WHAT IT’S LIKE TO PUT AN OLD CAR INTO A CHRISTMAS PARADE

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True confession: I was well into the advanced stages of adulthood before I even attended a Christmas parade and was immediately sold on the concept from a spectator point of view.

My first Christmas parade as a spectator took place 10 years ago when my sister Shirley convinced me to attend the Sylvan Lake event in Alberta Canada.

Since then, I have attended every Sylvan Lake Christmas parade and enjoyed every minute of each of them–even the ones where very cold weather kept the brass monkeys inside and sheltered in place with a death grip on a hot drink. Fortunately, enough of the annual Sylvan parades, including this year’s edition, have been balmy by comparison to the nasty years. I am not sure why this year’s parade was mild, but I am pretty sure no human sacrifices were made to appease the weather gods.

Whatever the reason, I chose an excellent year to graduate from spectator to participant in the 2023 Sylvan Lake Christmas parade because I wanted to use MyStarCollectorCar’s 1963 Belvedere in it.

The ’63 Plymouth has proven to be an incredibly reliable performer over the past 8 years and is no stranger to brutal winter weather here in the frozen wastelands, but the old war pony performs better in cool weather.

I contacted the Sylvan Lake Christmas parade organizer (Denise Papineau) and became an official participant a few weeks ago, so a game plan became necessary. Initially, I wanted to get creative and make some MyStarCollectorCar door signs, but glow-in-the-dark paint has a shorter lifespan than one-night stand romances, so magnetic door signs replaced them.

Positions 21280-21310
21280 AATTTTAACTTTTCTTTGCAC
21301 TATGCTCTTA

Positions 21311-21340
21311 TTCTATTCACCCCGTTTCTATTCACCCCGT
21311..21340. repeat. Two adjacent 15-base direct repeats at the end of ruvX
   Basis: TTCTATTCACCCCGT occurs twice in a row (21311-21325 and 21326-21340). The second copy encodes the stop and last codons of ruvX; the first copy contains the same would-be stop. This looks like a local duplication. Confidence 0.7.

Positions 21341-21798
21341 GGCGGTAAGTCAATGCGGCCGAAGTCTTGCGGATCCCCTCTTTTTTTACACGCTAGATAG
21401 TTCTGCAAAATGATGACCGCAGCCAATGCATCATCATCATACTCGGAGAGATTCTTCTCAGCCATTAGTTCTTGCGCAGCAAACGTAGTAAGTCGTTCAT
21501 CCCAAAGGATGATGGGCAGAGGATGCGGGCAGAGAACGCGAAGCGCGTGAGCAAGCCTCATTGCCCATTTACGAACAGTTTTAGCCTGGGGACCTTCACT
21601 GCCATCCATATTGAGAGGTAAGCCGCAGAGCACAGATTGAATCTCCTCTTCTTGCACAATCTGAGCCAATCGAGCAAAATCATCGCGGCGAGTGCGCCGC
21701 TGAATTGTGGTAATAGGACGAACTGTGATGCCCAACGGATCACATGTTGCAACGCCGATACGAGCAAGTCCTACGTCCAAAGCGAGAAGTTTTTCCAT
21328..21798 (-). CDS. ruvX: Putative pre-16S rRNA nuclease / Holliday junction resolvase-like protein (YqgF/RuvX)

The door signs were to be accompanied by Christmas lights on the ’63 Plymouth so I needed a power source for the lights. I assumed an inverter was designed to boost the power from a 12-volt cigarette lighter (a very common feature in 60-year-old cars) into enough juice to light up several strings of Christmas bulbs on the car.

Unfortunately, the sheer number of lights was a bridge too far for a 98 lb. weakling inverter, so the lit portion extended to about 20 bulbs and then the entire system flickered to a quick death in less than 15 minutes. Consequently, I brought in the big guns and used a small gas-powered generator to light up the large herd of Christmas bulbs.

1963 Plymouths are old school and made of metal, so I was able to secure the Christmas lights with magnetic clips and hooks while waiting for the start of the parade.

My first time as a Christmas parade participant was nothing short of spectacular because I was able to view the large crowd on onlookers through the windshield of a ’63 Plymouth. It was amazing to see the entire parade from that vantage point and witness the excitement of the crowd-particularly the little kids.

I am certain most of them had never seen an old car that was new when their grandparents were kids (or possibly not even born yet), so the sight of the ’63 Plymouth floored them in a big way. They yelled and screamed their surprise and approval along the entire route, undoubtedly warming up their lungs for Santa Claus at the end of the parade.

It was a rock star moment for the old ’63 and it won’t be the last for me and the Sylvan Lake Christmas parade. The onlookers really made the entire experience a ton of fun, so thanks Denise and the rest of the parade crew for a great time.

BY: Jim Sutherland

Jim Sutherland is a veteran automotive writer whose work has been published by many major print and online publications. The list includes Calgary Herald, The Truth About Cars, Red Deer Advocate, RPM Magazine, Edmonton Journal, Montreal Gazette, Windsor Star, Vancouver Province, and Post Media Wheels Section. 

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